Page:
Desiccation can occur on evergreens on bright, sunny winter days. The sun warms the foliage, and moisture is lost to the surrounding dry air. Because the ground is frozen, the roots are unable to take up moisture to replace the loss, and foliage browns and dies. Watering plants well into the fall (until the ground freezes) can help, as well as siting sensitive plants where a building, fence, or other plants will supply winter shade. A sun shield can also be constructed to provide shade.

Planting appropriate species and taking steps to avoid winter injury will ensure longer-lived, healthier plants in the landscape.

October To Do List

  • Landscape To Do ListPant spring-blooming bulbs
  • Continue to water landscape plants until the ground is frozen
  • Prune back roses and cover root flares/trunks with mulch
  • Place protective mulch or pine boughs over tender perennials
  • Blow out irrigations system and drain lines
  • Drain and winterize water features; clean out ponds
  • Lower mower height to prepare turf for winterizing
  • Do a fall clean-up
  • Clean, organize, and store garden tools for the season

Plant of the Month – Crimson Spire Oak

Crimson Spire OakA hardy, fast growing oak tree with a narrow columnar habit, this selection is ideal as a formal screen or as a stand-alone specimen in the landscape. A hybrid of our native White oak and English oak, this versatile tree is adaptable to many different soil types and is disease resistant, making it well-suited to urban landscapes.  Sturdy dark green leaves turn a rusty to bright red in mid to late fall. Grows to 45’ tall and 15’ wide in 20 years.

Dividing Perennials

dividing perennialsWhy Divide?

There are three main reasons to divide perennials: 1) to rejuvenate plant growth, 2) to control a plant’s size or spread, and 3) to increase the number of desired plants.

Signs that division may be necessary include:

  • Middle of plant dying out; roots densely overcrowded
  • Smaller-sized flowers or less vigorous growth than expected
  • Plant growing beyond intended space in the garden

Regular division will restore health and vigor to aging perennials and keep your perennial border neat, healthy, and in peak bloom.

When to Divide

Opinions vary about the optimal time of year to divide a perennial, but it is critical to avoid division while the plant is flowering. Consider dividing spring-blooming perennials in late summer/early fall, and summer and fall-blooming perennials in the early spring. Do spring dividing as new growth is emerging—root systems will be full of stored energy and the plant will have a full growing season to recover from stress. Make fall divisions late August through September, allowing 4—6 weeks for roots to re-establish before the ground freezes.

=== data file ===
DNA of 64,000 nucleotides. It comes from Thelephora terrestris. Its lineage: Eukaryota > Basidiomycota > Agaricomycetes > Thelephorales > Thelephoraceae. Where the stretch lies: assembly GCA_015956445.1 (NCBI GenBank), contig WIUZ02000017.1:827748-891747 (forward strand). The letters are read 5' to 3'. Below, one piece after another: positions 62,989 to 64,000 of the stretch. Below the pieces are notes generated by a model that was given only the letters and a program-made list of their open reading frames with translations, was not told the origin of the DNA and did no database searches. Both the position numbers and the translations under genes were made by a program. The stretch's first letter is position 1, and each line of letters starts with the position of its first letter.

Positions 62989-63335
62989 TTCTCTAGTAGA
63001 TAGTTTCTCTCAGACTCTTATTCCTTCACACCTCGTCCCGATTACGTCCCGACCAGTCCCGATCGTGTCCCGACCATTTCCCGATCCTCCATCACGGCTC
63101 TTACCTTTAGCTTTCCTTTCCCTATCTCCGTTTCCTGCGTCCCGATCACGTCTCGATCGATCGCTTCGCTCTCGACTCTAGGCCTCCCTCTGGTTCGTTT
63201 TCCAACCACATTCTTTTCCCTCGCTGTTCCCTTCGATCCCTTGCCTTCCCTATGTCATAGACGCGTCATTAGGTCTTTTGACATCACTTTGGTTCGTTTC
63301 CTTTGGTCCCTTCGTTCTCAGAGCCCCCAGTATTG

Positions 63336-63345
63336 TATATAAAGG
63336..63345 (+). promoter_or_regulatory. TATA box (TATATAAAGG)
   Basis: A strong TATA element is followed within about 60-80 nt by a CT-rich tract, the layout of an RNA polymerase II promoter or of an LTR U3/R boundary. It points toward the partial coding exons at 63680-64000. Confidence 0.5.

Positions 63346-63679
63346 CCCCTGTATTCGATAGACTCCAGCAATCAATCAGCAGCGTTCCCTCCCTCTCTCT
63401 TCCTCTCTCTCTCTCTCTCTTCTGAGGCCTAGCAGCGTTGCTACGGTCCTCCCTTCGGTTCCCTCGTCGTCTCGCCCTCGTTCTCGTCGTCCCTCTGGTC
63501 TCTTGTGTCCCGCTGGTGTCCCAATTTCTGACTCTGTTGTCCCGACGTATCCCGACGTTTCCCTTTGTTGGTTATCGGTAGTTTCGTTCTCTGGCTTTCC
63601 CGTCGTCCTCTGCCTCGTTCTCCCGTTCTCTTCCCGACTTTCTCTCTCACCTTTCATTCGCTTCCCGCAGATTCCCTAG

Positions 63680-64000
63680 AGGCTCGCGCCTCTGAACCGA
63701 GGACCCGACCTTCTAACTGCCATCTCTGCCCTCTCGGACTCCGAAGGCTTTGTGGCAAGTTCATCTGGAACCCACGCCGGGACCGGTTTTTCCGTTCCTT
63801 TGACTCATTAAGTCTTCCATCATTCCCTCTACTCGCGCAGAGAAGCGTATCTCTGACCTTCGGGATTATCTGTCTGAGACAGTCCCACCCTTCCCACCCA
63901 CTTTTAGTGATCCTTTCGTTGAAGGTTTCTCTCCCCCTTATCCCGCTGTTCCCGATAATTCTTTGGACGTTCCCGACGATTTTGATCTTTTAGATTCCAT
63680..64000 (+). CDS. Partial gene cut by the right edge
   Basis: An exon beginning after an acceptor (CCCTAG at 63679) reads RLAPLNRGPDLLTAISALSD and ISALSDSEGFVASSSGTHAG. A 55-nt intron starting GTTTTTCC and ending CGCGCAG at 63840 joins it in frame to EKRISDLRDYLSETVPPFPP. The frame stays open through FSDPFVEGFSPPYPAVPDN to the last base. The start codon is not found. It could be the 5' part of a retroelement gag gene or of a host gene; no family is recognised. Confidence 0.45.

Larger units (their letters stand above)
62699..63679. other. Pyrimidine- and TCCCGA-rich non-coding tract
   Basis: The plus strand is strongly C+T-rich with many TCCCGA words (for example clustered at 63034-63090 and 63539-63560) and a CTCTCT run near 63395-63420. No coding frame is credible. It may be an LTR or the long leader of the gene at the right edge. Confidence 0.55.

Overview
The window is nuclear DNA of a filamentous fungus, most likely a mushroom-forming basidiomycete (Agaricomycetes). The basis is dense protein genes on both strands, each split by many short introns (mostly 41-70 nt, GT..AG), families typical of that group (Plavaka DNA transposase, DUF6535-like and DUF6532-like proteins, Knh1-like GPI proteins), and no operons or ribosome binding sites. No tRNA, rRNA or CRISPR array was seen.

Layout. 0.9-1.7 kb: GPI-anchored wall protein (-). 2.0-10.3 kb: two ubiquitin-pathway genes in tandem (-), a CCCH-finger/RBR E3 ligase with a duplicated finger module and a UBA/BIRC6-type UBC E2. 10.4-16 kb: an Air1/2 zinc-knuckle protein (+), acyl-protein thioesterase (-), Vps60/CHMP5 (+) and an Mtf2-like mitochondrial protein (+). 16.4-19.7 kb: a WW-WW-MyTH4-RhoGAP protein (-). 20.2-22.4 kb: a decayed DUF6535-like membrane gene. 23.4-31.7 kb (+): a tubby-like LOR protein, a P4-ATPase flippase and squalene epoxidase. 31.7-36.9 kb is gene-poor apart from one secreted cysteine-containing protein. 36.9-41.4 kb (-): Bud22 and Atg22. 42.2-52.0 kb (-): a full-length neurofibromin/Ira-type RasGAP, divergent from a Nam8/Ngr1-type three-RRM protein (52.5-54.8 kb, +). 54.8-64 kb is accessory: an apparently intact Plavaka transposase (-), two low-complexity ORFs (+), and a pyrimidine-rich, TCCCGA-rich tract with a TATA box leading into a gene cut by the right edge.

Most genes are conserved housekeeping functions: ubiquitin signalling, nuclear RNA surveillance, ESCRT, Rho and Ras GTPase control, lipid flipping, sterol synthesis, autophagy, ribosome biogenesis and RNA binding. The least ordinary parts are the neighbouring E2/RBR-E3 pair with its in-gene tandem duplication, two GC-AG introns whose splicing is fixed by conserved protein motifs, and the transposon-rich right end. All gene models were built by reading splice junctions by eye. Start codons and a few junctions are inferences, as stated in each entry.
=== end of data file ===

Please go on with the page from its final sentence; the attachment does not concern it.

Many species will benefit from division every 3—5 years while others may only need to be divided every 8—10 years. Some plants will not respond well to division and should be left alone. Check with your local extension office or horticulturist for specific guidelines for plants in your garden.

How to Divide

If it’s been dry, water plants a day or two before you plan to divide them. If moving the divisions to another part of the garden, prepare this spot before lifting the parent plant. Using a sharp spade, dig down around the entire plant, about 4-6 inches from the foliage line, and lift the whole plant. (Cut into sections if plant is too large or heavy.) It may help to hose off soil from root systems, so sections can be cut with a sharp spade or knife. Discard old and diseased sections and any soft or rotting roots. Replant at the same depth, and water well to settle soil.

 Plants to avoid dividing

Common plants that resent division include butterfly weed, euphorbias, Japanese anemones, false indigo, and columbines.

Finding the Right Tree For Your Landscape

TreeWhat do you want the tree to do?

Is it shade you’re after, wind protection, wildlife cover, or do you just want the tree for its ornamental qualities? Every species has its own strengths and weaknesses—choose one that fits your needs.

Get to know your site well

What kind of exposure to sunlight, wind, wildlife and traffic are unique to your site? What is the soil like—does it drain well? Is it sandy, heavy clay, or somewhere in between? Soils in this region are often highly alkaline, which can contribute to iron deficiency in species such as Pin Oak, River Birch, and Red Maple. Get a soil test to for a good sense of your soil composition, and choose plants that will grow well in your conditions. Another key consideration, depending on the site, is possible damage from foraging deer and rabbits. Without protection, some tree species are not suitable if these pressures are high.